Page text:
## Leetcode - Unique Email Addresses

Every email consists of a local name and a domain name, separated by the @ sign.

For example, in `alice@leetcode.com``alice` is the local name, and `leetcode.com` is the domain name.

Besides lowercase letters, these emails may contain `'.'`s or `'+'`s.

If you add periods (`'.'`) between some characters in the local name part of an email address, mail sent there will be forwarded to the same address without dots in the local name.  For example, `"alice.z@leetcode.com"` and `"alicez@leetcode.com"` forward to the same email address.  (Note that this rule does not apply for domain names.)

If you add a plus (`'+'`) in the local name, everything after the first plus sign will be ignored. This allows certain emails to be filtered, for example `m.y+name@email.com` will be forwarded to `my@email.com`.  (Again, this rule does not apply for domain names.)

It is possible to use both of these rules at the same time.

Given a list of `emails`, we send one email to each address in the list.  How many different addresses actually receive mails?

Example 1:

```Input: ["test.email+alex@leetcode.com","test.e.mail+bob.cathy@leetcode.com","testemail+david@lee.tcode.com"]
Output: 2
Explanation: "testemail@leetcode.com" and "testemail@lee.tcode.com" actually receive mails
```

## Leetcode - Valid Palindrome

https://leetcode.com/problems/valid-palindrome/

Given a string, determine if it is a palindrome, considering only alphanumeric characters and ignoring cases.

Note: For the purpose of this problem, we define empty string as valid palindrome.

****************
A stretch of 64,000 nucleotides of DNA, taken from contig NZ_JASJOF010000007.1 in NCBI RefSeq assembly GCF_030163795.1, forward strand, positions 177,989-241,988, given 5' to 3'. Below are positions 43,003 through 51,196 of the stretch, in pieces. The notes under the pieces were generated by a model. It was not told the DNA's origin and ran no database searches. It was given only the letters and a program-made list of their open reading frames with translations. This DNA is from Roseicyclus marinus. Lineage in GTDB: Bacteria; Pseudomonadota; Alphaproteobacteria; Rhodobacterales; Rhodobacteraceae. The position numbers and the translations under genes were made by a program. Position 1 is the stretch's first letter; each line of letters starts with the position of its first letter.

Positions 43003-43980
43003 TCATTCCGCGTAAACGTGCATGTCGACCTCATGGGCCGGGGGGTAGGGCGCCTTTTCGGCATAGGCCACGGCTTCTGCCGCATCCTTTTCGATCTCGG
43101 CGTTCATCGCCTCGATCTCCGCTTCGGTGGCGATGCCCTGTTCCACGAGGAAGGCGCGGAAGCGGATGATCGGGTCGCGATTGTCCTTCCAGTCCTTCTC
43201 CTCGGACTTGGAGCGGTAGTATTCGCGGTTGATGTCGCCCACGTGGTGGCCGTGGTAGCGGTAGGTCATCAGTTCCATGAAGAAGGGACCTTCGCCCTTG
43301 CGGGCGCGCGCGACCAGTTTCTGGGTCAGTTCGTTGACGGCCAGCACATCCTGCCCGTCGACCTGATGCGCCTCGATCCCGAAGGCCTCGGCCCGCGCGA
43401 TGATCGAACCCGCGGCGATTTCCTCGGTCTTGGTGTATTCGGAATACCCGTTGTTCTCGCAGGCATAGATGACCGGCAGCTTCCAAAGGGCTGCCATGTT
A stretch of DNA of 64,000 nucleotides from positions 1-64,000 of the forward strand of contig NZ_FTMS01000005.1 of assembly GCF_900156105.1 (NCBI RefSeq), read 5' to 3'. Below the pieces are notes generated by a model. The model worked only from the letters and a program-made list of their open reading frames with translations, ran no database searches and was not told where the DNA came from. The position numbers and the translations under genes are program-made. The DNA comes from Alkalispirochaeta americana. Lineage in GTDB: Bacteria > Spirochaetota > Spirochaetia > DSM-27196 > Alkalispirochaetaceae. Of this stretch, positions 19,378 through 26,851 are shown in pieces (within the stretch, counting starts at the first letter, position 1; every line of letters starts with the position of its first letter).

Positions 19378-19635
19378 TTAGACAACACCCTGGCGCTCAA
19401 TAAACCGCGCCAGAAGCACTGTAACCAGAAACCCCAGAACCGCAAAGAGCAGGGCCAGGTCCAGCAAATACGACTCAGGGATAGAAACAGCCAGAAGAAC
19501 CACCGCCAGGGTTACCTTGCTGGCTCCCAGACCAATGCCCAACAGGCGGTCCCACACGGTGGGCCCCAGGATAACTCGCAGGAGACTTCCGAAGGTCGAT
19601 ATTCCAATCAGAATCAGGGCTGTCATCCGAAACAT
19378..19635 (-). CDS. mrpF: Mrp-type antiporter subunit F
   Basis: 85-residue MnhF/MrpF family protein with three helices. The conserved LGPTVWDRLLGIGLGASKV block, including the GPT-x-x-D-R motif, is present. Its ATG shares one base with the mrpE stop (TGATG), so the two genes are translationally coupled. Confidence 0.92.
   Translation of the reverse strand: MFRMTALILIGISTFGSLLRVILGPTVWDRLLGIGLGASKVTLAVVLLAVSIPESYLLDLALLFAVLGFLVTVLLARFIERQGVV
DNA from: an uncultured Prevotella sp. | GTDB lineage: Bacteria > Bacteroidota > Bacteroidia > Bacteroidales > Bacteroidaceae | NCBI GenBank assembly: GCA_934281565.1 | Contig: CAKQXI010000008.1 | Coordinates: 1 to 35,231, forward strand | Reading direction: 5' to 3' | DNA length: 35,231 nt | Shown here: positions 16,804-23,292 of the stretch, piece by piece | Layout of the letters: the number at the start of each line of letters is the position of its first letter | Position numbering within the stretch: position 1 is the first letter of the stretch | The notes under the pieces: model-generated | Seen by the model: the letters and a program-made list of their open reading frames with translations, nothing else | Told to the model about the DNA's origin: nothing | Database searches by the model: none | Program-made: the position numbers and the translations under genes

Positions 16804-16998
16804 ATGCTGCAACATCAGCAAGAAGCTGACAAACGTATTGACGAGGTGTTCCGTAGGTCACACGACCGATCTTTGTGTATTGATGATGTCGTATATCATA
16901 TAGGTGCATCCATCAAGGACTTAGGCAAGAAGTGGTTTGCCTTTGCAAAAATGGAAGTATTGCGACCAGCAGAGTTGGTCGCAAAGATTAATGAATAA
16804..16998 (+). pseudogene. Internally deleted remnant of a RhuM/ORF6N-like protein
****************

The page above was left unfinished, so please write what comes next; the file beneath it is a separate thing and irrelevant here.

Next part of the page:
Example 1:

```Input: "A man, a plan, a canal: Panama"
Output: true
```

Example 2:

```Input: "race a car"
Output: false
```

## Leetcode - Validate IP Address

Write a function to check whether an input string is a valid IPv4 address or IPv6 address or neither.

IPv4 addresses are canonically represented in dot-decimal notation, which consists of four decimal numbers, each ranging from 0 to 255, separated by dots ("."), e.g.,`172.16.254.1`;

Besides, leading zeros in the IPv4 is invalid. For example, the address `172.16.254.01` is invalid.

IPv6 addresses are represented as eight groups of four hexadecimal digits, each group representing 16 bits. The groups are separated by colons (":"). For example, the address `2001:0db8:85a3:0000:0000:8a2e:0370:7334` is a valid one. Also, we could omit some leading zeros among four hexadecimal digits and some low-case characters in the address to upper-case ones, so `2001:db8:85a3:0:0:8A2E:0370:7334` is also a valid IPv6 address(Omit leading zeros and using upper cases).

## Leetcode - Compare Version Numbers

https://leetcode.com/problems/compare-version-numbers/

Compare two version numbers version1 and version2.
If `version1 > version2` return `1;` if `version1 < version2` return `-1;`otherwise return `0`.

You may assume that the version strings are non-empty and contain only digits and the `.` character.

The `.` character does not represent a decimal point and is used to separate number sequences.

For instance, `2.5` is not "two and a half" or "half way to version three", it is the fifth second-level revision of the second first-level revision.

You may assume the default revision number for each level of a version number to be `0`. For example, version number `3.4` has a revision number of `3` and `4` for its first and second level revision number. Its third and fourth level revision number are both `0`.

Example 1:

```Input: `version1` = "0.1", `version2` = "1.1"
Output: -1```